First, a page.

Being an enthusiastic traveller, I was very excited to be travelling again. At the airport, I saw old ladies carrying small foldable stools in their bags. Why? I wondered. Why would anyone make their bags unnecessarily heavy? Do they want to be able to access the overhead bin themselves, or are the food counters really high? Why? Could not get an answer! I boarded the plane and settled in to begin my month-long vacation. After so many months of exhaustive work, I deserved it. The chair was comfortable enough, and I dozed off. After about half an hour, I found my feet dangling in the air, struggling for comfort and a place to sit on. I woke up to realize that there is no footrest below the seat in front! The feeling of being trapped in an enclosed space with this discomfort for the next 15 hours, made me slightly claustrophobic.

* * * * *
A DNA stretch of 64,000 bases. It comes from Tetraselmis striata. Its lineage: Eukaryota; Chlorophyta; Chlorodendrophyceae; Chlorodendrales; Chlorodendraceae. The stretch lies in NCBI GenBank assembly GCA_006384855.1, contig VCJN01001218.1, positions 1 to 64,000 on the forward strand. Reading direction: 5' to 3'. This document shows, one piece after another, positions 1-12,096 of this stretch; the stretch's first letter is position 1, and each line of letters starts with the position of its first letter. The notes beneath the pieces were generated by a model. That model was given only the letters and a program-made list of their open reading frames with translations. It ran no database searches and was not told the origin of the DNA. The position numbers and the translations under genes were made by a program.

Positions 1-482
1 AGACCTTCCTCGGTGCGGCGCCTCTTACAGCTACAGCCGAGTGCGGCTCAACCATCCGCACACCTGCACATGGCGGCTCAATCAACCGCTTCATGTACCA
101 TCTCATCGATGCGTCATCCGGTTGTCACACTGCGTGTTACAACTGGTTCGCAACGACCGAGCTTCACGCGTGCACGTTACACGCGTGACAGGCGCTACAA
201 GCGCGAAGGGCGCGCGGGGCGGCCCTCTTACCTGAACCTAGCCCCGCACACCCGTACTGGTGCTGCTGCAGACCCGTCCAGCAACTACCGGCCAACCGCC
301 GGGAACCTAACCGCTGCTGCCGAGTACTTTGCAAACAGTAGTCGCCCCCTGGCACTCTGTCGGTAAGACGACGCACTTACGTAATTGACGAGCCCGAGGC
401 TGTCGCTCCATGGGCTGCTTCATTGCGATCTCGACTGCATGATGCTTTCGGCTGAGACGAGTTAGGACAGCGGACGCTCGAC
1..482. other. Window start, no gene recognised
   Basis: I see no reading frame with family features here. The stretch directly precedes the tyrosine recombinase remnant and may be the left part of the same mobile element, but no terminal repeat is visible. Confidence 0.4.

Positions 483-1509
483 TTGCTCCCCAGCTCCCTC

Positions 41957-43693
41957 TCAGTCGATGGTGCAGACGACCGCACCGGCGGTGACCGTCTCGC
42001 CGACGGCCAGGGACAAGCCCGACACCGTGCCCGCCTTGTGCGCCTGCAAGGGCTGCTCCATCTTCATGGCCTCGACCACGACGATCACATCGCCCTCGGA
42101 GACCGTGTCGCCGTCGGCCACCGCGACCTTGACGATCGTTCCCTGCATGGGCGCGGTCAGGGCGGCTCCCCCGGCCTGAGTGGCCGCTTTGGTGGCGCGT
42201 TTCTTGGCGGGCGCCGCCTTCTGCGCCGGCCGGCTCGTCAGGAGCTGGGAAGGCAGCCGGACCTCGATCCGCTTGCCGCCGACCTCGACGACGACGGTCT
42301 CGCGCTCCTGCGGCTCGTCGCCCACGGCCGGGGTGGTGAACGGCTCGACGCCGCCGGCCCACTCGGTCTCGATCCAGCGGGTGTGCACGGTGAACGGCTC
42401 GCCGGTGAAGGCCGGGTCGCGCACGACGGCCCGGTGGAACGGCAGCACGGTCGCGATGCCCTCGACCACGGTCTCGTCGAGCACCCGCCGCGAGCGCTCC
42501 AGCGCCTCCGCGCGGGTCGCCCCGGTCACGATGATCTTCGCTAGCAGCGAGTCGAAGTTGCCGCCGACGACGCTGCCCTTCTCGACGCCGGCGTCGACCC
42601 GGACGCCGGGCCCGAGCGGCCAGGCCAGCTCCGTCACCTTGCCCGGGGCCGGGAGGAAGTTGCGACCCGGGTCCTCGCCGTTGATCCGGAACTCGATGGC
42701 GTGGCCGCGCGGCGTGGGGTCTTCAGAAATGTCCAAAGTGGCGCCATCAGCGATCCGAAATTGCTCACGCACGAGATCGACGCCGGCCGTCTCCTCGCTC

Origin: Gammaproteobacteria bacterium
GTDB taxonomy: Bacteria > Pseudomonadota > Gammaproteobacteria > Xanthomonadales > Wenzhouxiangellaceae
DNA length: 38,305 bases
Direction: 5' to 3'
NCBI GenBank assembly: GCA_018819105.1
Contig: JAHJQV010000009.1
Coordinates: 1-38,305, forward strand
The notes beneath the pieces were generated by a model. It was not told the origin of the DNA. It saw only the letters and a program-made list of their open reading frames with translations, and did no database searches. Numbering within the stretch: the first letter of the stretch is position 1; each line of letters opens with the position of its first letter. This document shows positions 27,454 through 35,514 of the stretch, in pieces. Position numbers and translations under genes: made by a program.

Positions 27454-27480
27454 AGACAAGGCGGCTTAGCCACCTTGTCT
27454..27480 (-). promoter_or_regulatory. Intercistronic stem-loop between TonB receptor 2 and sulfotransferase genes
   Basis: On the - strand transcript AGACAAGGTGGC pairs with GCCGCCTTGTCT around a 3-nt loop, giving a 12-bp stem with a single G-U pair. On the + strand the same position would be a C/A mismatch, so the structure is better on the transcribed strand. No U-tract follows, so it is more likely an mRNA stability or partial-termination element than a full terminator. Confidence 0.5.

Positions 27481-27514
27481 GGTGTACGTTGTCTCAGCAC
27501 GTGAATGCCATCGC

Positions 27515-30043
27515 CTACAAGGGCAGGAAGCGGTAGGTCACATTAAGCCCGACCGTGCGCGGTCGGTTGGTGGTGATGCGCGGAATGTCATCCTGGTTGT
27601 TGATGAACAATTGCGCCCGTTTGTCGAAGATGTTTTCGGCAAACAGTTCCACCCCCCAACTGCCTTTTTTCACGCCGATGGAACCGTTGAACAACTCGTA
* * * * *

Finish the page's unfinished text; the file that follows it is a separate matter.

Foot stools or Ottomans have been around since the Ottoman Empire. They were designed to provide a soft cushioned surface to rest the feet after a day of hardships. Over time, these evolved to take various forms from simplistic wooden rails to adjustable mechanical foot pads. However, despite a luxurious past, these footrests haven’t been able to find their way in the realm of prolific public use. While ergonomic scientists argue that footrests ensure proper blood circulation to the feet, why is it still considered a luxury? Why has it not found a place in the design language of mass-produced chairs installed in public spaces?
The memory of the simple rubber-padded top almost equal to the width of the seat, supported on a metal framework hinged on top to enable height adjustment, lingered in my mind. The foot pad is usually installed below the seat in the front and engraved with some pattern to provide appropriate friction between the feet and the pad. It seemed that the airline simply did not care for the comfort of its users and mechanics of this sedentary activity were too much to get into.